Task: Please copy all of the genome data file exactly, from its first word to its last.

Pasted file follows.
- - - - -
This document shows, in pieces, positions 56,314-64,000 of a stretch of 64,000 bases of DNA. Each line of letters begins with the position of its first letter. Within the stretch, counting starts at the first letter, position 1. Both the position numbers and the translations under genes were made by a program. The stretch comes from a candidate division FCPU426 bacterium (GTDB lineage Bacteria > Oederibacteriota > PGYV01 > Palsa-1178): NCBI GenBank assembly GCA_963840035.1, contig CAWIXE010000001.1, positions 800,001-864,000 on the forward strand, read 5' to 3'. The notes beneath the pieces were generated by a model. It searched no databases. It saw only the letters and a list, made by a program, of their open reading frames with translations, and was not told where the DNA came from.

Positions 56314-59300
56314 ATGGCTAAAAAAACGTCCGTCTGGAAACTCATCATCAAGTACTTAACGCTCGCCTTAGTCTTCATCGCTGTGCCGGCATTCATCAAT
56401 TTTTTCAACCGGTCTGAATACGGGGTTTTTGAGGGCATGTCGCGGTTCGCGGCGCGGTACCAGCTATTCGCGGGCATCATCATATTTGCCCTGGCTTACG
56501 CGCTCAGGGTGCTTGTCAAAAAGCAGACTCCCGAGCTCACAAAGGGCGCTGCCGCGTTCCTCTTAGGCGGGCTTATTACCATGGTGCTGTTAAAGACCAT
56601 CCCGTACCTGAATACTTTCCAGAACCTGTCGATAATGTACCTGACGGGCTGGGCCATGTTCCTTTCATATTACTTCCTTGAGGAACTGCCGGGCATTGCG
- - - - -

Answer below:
This document shows, in pieces, positions 56,314-64,000 of a stretch of 64,000 bases of DNA. Each line of letters begins with the position of its first letter. Within the stretch, counting starts at the first letter, position 1. Both the position numbers and the translations under genes were made by a program. The stretch comes from a candidate division FCPU426 bacterium (GTDB lineage Bacteria > Oederibacteriota > PGYV01 > Palsa-1178): NCBI GenBank assembly GCA_963840035.1, contig CAWIXE010000001.1, positions 800,001-864,000 on the forward strand, read 5' to 3'. The notes beneath the pieces were generated by a model. It searched no databases. It saw only the letters and a list, made by a program, of their open reading frames with translations, and was not told where the DNA came from.

Positions 56314-59300
56314 ATGGCTAAAAAAACGTCCGTCTGGAAACTCATCATCAAGTACTTAACGCTCGCCTTAGTCTTCATCGCTGTGCCGGCATTCATCAAT
56401 TTTTTCAACCGGTCTGAATACGGGGTTTTTGAGGGCATGTCGCGGTTCGCGGCGCGGTACCAGCTATTCGCGGGCATCATCATATTTGCCCTGGCTTACG
56501 CGCTCAGGGTGCTTGTCAAAAAGCAGACTCCCGAGCTCACAAAGGGCGCTGCCGCGTTCCTCTTAGGCGGGCTTATTACCATGGTGCTGTTAAAGACCAT
56601 CCCGTACCTGAATACTTTCCAGAACCTGTCGATAATGTACCTGACGGGCTGGGCCATGTTCCTTTCATATTACTTCCTTGAGGAACTGCCGGGCATTGCG